Using this concept of a theodemocracy the council attempts to write a new constitution for the world. The saints at this time had been heavily persecuted and had also participated in violence themselves. They felt that local government and the federal government had failed to protect them or assert any form of justice in their behalf. Saints at this point had been beaten, raped, killed, stolen from, and driven out of several states. The council realizes that the U.S. constitution has some pretty large holes in it when it comes to minority rights and so they set out to form a constitution that is more inclusive to minorities (with their emphasis being on religious minorities). After Joseph Smith's murder the council's sense of injustice is increased even more and the discussion turns to ideas of justice, revenge, and even punishment for those who contributed to the martyrdom. I found this discussion interesting because the church today has so entwined patriotism with religious ceremony. I think it would be interesting for many members to learn about the true feelings many of the founding members of the LDS church had toward the United States and it's leaders. There are many statements from the minutes quoted in this book about how fallen the country is, ways in which the US constitution fails and needs revising, and more.

One of the authors even talks about a time when the Salt Lake Tribune was writing an article about the pioneers and asked him to supply 3 interesting things that the average church member wouldn't know about the pioneers. One of his facts was that they were pretty dissatisfied with the government and were actually seeking to leave the country when they came to Utah. He wrote that before these minutes were published and said that while he received a lot of hate mail at the time from people who declared that their ancestors loved this country and it's constitution, he has since been vindicated by the evidence as found in these minutes.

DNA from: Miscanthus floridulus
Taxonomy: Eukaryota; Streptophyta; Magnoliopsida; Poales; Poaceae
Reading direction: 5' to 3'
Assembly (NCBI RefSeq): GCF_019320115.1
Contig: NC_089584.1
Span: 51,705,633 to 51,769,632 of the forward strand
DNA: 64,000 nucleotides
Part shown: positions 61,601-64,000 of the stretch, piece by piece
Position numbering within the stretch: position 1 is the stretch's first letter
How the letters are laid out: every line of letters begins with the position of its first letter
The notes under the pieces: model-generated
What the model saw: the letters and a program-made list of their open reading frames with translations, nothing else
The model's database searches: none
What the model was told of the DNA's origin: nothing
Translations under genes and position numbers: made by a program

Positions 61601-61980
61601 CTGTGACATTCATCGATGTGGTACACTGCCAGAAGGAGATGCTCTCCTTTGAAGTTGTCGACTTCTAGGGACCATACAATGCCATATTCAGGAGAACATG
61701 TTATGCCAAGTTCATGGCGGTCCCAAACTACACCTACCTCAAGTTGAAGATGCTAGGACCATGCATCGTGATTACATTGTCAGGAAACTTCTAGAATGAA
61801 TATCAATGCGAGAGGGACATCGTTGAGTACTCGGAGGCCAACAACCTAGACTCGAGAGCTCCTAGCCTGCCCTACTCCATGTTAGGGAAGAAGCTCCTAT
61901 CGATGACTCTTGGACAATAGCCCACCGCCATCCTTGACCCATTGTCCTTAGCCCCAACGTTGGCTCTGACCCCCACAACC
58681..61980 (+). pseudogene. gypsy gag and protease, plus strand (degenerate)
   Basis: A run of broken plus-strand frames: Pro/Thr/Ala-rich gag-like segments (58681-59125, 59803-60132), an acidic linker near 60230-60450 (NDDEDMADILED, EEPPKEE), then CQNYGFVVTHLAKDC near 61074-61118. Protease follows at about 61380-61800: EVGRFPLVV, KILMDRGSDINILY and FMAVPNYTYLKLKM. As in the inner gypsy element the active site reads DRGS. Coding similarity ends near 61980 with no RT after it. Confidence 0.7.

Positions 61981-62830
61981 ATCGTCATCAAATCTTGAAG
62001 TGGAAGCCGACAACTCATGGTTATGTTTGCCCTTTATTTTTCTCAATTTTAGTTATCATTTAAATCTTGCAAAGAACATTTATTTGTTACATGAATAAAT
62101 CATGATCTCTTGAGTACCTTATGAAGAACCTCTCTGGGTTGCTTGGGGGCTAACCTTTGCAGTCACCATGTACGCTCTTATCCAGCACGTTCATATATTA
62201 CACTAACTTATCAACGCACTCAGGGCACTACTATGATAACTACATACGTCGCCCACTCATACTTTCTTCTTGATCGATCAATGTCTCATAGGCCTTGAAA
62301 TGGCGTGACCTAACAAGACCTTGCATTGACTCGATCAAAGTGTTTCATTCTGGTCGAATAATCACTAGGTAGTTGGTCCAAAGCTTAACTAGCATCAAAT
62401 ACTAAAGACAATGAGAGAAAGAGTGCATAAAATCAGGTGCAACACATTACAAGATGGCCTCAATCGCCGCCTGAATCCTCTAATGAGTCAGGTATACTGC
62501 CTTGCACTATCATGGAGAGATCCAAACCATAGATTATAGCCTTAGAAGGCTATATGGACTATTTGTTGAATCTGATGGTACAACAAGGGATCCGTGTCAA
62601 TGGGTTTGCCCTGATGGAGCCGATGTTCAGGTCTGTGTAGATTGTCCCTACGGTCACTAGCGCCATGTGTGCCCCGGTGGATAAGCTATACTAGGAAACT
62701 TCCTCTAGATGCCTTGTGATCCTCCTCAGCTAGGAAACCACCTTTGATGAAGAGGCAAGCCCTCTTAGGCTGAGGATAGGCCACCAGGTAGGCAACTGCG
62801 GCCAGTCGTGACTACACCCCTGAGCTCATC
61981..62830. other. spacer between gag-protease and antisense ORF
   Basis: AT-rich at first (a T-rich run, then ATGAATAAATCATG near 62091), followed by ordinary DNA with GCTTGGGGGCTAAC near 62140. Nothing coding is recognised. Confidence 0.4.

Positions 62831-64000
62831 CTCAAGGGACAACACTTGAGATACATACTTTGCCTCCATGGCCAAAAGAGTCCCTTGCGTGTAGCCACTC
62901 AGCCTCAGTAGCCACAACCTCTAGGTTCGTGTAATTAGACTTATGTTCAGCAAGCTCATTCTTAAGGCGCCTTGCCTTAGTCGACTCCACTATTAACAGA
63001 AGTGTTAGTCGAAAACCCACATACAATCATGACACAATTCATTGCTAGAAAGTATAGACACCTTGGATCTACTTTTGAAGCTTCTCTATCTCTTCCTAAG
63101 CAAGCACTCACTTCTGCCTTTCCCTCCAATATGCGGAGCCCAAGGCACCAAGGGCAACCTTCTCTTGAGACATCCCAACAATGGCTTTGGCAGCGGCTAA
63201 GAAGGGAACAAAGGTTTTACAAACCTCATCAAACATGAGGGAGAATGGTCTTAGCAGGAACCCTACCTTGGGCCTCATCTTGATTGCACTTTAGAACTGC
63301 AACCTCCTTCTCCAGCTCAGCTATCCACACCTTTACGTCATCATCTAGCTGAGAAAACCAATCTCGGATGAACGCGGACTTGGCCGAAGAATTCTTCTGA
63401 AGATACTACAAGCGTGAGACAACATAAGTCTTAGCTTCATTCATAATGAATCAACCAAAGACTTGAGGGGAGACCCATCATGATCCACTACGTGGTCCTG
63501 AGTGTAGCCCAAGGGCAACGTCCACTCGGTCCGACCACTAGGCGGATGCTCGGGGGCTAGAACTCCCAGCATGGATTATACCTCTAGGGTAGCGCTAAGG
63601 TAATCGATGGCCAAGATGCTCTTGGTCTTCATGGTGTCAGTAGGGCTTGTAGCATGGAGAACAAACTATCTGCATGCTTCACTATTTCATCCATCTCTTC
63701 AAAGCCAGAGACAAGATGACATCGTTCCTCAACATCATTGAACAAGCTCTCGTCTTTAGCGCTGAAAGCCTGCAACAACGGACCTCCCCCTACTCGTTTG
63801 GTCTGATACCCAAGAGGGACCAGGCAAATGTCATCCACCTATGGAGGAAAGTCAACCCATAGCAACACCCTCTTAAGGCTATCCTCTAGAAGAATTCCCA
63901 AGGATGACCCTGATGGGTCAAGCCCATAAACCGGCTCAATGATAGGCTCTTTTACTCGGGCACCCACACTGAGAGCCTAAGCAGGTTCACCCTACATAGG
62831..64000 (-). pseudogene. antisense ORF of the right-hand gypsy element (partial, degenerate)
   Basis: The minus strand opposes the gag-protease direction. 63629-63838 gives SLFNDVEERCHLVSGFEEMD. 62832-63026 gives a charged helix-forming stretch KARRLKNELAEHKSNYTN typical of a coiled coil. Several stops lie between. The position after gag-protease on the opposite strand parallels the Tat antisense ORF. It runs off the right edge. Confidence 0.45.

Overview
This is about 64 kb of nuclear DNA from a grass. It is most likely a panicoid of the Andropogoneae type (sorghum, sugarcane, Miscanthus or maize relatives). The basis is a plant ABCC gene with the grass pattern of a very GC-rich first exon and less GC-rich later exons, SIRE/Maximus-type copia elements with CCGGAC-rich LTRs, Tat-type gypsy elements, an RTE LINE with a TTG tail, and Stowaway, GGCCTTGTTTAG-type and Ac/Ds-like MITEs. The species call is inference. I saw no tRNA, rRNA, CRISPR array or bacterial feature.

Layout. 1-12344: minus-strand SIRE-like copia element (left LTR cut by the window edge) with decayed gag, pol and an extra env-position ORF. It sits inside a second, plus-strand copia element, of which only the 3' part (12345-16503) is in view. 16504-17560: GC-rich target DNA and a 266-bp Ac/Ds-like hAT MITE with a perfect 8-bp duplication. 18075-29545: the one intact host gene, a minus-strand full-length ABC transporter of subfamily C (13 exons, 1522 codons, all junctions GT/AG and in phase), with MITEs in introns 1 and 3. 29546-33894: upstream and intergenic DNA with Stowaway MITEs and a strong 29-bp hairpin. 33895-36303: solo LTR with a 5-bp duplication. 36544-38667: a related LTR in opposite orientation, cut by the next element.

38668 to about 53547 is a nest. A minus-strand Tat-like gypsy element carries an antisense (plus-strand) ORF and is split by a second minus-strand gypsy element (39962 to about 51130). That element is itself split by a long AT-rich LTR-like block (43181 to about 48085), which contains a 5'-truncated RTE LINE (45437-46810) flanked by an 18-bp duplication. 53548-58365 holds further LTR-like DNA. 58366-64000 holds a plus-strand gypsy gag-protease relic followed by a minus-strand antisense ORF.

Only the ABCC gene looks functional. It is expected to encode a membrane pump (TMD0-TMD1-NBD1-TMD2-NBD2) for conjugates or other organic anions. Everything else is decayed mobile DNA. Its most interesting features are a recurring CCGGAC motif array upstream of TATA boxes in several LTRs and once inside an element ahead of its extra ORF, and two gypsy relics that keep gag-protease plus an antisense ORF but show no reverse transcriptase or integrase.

This leads us into the next topic that is discussed- moving the saints. Dissatisfied with their treatment under U.S. law they begin to look outside of the country to places like Utah, Alta California, Texas and Mexico. It is discussed somewhat under Joseph Smith and then detailed and decided upon under the guidance of Brigham Young. While California and the coast seemed to be most favored at first and favored by Joseph Smith, Utah is finally decided on. Having been driven out of several places already by "old settlers" they want to find a place where they can be the first settlers. They also want a place that isn't too desirable so that others wont fight them for it. Salt lake seems to meet both these requirements, cuts about 600 miles off of their trip to the coast, and it's also on the trail to California and Oregon so they can get some traffic coming through for trade.